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Irma: What's next for the tropical storm?

Tracking the storm

MIAMI -- Irma spread misery around the Southeast on Monday, triggering coastal flooding in parts of Georgia and South Carolina while dumping heavy rains around the region. Meanwhile, authorities have sent an aircraft carrier and other Navy ships to Florida to assist in search-and-rescue operations amid reports of devastation in the Keys, which felt Irma's full fury when it blew ashore Sunday as a Category 4 hurricane.

What's next?

Recovery operations are beginning around Florida and beyond even as the weakening storm system continues to dump heavy rains around the South in states including Georgia, South Carolina, North Carolina, Alabama and Tennessee. The hurricane, once a fearsome Category 5 when it smashed into Caribbean islands last week, had top sustained winds of 50 mph late Monday afternoon. 

Its eye finally spun out of Florida on Monday and was moving inland, first over south Georgia as the storm system gradually weakened. Meanwhile, heavy equipment was seen moving to clear road debris in Florida as chain saws whirred and cleanup crews fanned out.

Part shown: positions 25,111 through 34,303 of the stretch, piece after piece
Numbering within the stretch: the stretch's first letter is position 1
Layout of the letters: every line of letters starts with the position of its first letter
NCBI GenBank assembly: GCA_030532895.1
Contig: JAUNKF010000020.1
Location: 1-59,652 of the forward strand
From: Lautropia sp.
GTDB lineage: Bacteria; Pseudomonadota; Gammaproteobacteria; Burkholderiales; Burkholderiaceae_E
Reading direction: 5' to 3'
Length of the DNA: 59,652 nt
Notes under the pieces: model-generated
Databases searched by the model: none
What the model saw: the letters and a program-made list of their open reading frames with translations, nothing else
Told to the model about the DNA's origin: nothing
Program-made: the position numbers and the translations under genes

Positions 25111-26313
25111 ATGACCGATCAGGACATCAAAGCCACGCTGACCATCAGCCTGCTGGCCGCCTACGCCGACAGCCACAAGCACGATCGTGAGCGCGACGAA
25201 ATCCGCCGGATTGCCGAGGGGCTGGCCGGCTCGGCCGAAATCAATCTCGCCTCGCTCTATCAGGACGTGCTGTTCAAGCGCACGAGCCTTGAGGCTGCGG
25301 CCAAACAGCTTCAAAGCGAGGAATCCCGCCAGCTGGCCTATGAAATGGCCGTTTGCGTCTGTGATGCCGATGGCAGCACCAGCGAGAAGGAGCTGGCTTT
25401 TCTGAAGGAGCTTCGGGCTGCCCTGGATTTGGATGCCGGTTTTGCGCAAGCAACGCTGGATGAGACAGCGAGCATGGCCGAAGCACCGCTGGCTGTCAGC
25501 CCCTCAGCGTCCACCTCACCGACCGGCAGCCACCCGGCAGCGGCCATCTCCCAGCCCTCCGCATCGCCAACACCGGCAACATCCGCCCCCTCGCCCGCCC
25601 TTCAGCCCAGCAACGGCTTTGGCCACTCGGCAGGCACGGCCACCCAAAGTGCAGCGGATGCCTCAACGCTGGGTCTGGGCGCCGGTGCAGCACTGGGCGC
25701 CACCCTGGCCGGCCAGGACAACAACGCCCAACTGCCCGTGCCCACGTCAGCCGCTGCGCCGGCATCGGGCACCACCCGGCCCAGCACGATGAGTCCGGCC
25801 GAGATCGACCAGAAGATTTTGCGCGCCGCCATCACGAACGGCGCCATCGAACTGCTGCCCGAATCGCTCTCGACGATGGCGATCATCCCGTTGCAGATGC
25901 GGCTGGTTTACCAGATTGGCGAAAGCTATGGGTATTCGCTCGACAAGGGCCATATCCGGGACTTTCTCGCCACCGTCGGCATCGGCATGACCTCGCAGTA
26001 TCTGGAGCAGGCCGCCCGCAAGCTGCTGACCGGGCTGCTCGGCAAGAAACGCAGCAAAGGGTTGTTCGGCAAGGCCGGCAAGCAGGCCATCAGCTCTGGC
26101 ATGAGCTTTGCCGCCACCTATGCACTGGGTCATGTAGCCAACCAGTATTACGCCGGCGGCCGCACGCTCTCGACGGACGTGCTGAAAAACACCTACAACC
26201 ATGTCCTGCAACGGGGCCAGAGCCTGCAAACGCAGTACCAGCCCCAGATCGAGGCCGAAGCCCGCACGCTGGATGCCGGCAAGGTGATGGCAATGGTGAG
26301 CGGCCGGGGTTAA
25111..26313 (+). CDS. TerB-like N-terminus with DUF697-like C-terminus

The damage

Irma wreaked havoc in the Florida Keys and along the entire length of the Florida peninsula. It flooded streets and coastal areas, swamped homes, uprooted massive trees, cast boats ashore, snapped power lines and toppled construction cranes. In a parting shot at Florida, Irma triggered severe street flooding Monday in the state's northeast city of Jacksonville and the central city of Orlando. 

Irma causes widespread destruction across Florida

Rains and storm surge also flooded coastal areas in Georgia and South Carolina. Florida Gov. Rick Scott flew over the hard-hit but isolated Keys on Monday and said he saw "devastation" that included boats washed ashore and mobile homes pummeled by the storm. "It's horrible, what we saw," Scott said.  All around the region, more than 7 million homes and businesses lost power at one point from Irma's passage, the brunt of the outages occurring in Florida.